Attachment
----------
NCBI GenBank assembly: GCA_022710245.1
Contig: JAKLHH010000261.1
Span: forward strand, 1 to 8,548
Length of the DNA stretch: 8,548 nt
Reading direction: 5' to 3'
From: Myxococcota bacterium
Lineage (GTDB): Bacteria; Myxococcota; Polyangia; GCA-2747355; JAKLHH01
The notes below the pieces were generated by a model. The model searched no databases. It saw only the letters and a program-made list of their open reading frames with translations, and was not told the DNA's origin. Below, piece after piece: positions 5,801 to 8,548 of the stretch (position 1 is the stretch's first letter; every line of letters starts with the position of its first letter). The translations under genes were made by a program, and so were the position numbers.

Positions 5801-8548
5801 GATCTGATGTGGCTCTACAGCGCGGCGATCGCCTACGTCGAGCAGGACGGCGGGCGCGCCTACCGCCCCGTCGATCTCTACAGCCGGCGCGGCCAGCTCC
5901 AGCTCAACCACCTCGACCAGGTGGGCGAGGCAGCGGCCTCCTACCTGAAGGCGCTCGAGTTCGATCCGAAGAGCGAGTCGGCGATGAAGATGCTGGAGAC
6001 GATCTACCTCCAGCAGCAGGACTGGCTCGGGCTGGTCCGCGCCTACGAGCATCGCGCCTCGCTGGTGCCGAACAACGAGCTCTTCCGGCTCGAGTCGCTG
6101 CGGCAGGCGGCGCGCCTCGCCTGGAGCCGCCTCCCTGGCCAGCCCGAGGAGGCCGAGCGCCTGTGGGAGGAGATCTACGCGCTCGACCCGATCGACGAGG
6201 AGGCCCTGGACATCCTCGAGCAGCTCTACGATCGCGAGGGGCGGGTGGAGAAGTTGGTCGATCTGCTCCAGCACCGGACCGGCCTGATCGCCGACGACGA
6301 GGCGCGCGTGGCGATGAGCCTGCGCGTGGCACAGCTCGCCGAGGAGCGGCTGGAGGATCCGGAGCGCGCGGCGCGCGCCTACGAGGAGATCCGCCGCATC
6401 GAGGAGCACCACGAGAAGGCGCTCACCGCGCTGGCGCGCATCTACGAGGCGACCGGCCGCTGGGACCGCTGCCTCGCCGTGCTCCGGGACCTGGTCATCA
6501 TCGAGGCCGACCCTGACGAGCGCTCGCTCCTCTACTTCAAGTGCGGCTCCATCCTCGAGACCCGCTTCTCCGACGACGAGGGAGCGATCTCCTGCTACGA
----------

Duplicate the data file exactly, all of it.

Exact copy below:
NCBI GenBank assembly: GCA_022710245.1
Contig: JAKLHH010000261.1
Span: forward strand, 1 to 8,548
Length of the DNA stretch: 8,548 nt
Reading direction: 5' to 3'
From: Myxococcota bacterium
Lineage (GTDB): Bacteria; Myxococcota; Polyangia; GCA-2747355; JAKLHH01
The notes below the pieces were generated by a model. The model searched no databases. It saw only the letters and a program-made list of their open reading frames with translations, and was not told the DNA's origin. Below, piece after piece: positions 5,801 to 8,548 of the stretch (position 1 is the stretch's first letter; every line of letters starts with the position of its first letter). The translations under genes were made by a program, and so were the position numbers.

Positions 5801-8548
5801 GATCTGATGTGGCTCTACAGCGCGGCGATCGCCTACGTCGAGCAGGACGGCGGGCGCGCCTACCGCCCCGTCGATCTCTACAGCCGGCGCGGCCAGCTCC
5901 AGCTCAACCACCTCGACCAGGTGGGCGAGGCAGCGGCCTCCTACCTGAAGGCGCTCGAGTTCGATCCGAAGAGCGAGTCGGCGATGAAGATGCTGGAGAC
6001 GATCTACCTCCAGCAGCAGGACTGGCTCGGGCTGGTCCGCGCCTACGAGCATCGCGCCTCGCTGGTGCCGAACAACGAGCTCTTCCGGCTCGAGTCGCTG
6101 CGGCAGGCGGCGCGCCTCGCCTGGAGCCGCCTCCCTGGCCAGCCCGAGGAGGCCGAGCGCCTGTGGGAGGAGATCTACGCGCTCGACCCGATCGACGAGG
6201 AGGCCCTGGACATCCTCGAGCAGCTCTACGATCGCGAGGGGCGGGTGGAGAAGTTGGTCGATCTGCTCCAGCACCGGACCGGCCTGATCGCCGACGACGA
6301 GGCGCGCGTGGCGATGAGCCTGCGCGTGGCACAGCTCGCCGAGGAGCGGCTGGAGGATCCGGAGCGCGCGGCGCGCGCCTACGAGGAGATCCGCCGCATC
6401 GAGGAGCACCACGAGAAGGCGCTCACCGCGCTGGCGCGCATCTACGAGGCGACCGGCCGCTGGGACCGCTGCCTCGCCGTGCTCCGGGACCTGGTCATCA
6501 TCGAGGCCGACCCTGACGAGCGCTCGCTCCTCTACTTCAAGTGCGGCTCCATCCTCGAGACCCGCTTCTCCGACGACGAGGGAGCGATCTCCTGCTACGA